Only a CFP can call themselves a Certified Financial Planner. It takes a lot of time and effort to become one.

    That CFP exam you disregard — is 6 hours long with a minimum passing grade of 70% — I know I have proctored several sittings.

    A ‘True’ Financial Planner has two abilities — 1) to analyze, understand and express to the client the correct solution to their problem. 2) the ability to provide the product. (IE sales)

    Sales of the correct product to solve the client’s financial issues are an integral part of financial planning. And what is sold to the client had better the right stuff — because financial planners that do that — can and are held accountable for the recommendations.

  4. I have nothing against CFP, CFA, CLU or other designations I have excluded above, the issue is that there are too many designations that are not worth anything (excluding the ones mentioned).

    Also just because somebody has a CFP, it does not mean they are not just a broker trying to sell you something. I understand that CFP takes a a lot of effort and time (I was working towards one before my career change and doing CFA instead).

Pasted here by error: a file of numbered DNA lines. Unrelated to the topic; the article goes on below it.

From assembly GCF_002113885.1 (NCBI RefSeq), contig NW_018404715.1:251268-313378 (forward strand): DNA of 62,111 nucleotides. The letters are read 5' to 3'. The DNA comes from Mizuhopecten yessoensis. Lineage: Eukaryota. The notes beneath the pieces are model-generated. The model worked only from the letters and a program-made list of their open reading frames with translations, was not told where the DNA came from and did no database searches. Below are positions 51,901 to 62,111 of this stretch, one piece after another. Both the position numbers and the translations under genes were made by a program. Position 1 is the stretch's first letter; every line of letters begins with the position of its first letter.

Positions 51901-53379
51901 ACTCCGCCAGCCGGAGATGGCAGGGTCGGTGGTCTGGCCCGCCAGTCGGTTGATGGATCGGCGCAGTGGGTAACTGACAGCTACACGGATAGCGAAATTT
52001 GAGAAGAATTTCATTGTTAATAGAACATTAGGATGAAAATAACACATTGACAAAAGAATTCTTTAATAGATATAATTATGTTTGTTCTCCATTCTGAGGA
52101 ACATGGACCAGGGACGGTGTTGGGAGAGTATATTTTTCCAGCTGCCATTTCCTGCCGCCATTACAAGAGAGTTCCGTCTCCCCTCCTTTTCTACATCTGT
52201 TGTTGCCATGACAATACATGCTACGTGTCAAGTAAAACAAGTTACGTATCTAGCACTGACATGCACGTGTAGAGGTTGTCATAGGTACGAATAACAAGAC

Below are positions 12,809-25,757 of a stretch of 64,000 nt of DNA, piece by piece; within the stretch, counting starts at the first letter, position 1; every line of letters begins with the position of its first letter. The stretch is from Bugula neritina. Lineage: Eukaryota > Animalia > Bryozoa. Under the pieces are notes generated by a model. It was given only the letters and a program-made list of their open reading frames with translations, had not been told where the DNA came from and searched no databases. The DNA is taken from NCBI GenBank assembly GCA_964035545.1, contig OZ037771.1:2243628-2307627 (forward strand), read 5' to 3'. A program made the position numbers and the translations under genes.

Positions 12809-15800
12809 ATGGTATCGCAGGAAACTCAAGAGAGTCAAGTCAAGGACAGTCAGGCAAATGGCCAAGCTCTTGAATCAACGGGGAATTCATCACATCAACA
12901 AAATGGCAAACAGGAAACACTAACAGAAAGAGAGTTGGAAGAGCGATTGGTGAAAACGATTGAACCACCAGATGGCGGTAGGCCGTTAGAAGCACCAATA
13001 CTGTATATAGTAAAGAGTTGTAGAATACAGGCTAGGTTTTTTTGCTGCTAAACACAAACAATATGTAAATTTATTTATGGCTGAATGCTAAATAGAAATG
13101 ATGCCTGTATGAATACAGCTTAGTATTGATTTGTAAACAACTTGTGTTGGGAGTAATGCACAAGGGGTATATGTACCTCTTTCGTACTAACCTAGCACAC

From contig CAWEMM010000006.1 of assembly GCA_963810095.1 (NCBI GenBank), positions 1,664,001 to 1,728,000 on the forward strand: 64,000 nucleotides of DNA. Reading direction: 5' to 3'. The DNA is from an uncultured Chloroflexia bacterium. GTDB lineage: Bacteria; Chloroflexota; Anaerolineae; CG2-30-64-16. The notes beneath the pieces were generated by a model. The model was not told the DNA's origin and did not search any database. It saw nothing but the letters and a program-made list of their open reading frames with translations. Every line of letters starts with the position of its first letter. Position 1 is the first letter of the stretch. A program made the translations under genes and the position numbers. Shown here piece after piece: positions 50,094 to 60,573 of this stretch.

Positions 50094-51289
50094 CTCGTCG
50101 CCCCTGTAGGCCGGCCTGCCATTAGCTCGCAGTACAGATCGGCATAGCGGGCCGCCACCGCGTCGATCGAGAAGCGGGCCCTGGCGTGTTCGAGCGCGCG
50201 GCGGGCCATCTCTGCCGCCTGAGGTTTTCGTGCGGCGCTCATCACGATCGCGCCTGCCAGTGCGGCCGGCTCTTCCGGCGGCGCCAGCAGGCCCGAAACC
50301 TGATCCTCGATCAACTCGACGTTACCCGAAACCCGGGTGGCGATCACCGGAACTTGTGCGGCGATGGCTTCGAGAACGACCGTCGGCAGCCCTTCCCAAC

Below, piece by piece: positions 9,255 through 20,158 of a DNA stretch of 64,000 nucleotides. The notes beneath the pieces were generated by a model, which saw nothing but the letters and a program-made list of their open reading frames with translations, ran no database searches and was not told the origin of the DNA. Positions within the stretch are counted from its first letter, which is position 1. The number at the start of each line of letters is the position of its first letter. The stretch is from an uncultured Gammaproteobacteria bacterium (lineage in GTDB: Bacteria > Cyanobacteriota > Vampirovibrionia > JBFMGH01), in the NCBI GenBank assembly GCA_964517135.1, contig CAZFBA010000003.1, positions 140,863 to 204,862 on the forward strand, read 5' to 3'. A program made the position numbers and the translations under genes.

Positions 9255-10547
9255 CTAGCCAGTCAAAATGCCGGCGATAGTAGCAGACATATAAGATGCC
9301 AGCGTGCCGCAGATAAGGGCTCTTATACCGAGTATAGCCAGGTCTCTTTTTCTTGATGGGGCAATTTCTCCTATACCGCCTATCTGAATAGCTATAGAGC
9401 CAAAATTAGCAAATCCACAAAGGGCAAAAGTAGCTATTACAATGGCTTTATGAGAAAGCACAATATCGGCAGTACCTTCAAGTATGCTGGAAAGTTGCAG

I often advised others to seek fee-based planners with a CFP designation, however clients should always be careful and do their background checks.

  5. As a CFP, I certainly endorse seeking out my peers with this rigorous credential. Of course, as with anything in the world, there some great providers and some not so great providers. Credentials are a start, but you should always conduct thorough due diligence and feel good about who you are working with, especially when you personal finances are involved.

  6. No. 1 is big. From what I’ve seen, if you have one broker with 20 clients, you’ll have 20 portfolios that are practically identical, with the same stocks and the same allocations.

    The brokers seem to be selling a portfolio model more than a portfolio of relevant investments. It can’t possibly be true that one size fits all when it comes to investing–you wouldn’t have a 30 year old with the same portfolio as a 70 year old, but that’s what often happens.

    If you could get a hold of the company’s portfolio, you could build your own, if it works for you.

  7. You need to make the distinction between brokers and registered investment advisors (RIAs). An RIA is subject to a fiduciary standard. By law he is required to act in the client’s interests. An RIA has an ADV filed with the state and possibly the SEC. A broker’s allegiance is to the firm and to the shareholders. If the firm has securities it’s having a problem selling it will increase the broker’s commission to move those securities. The bottom line is that you should only use an RIA in an advisory capacity-period.
    Readers may be interested in the following post: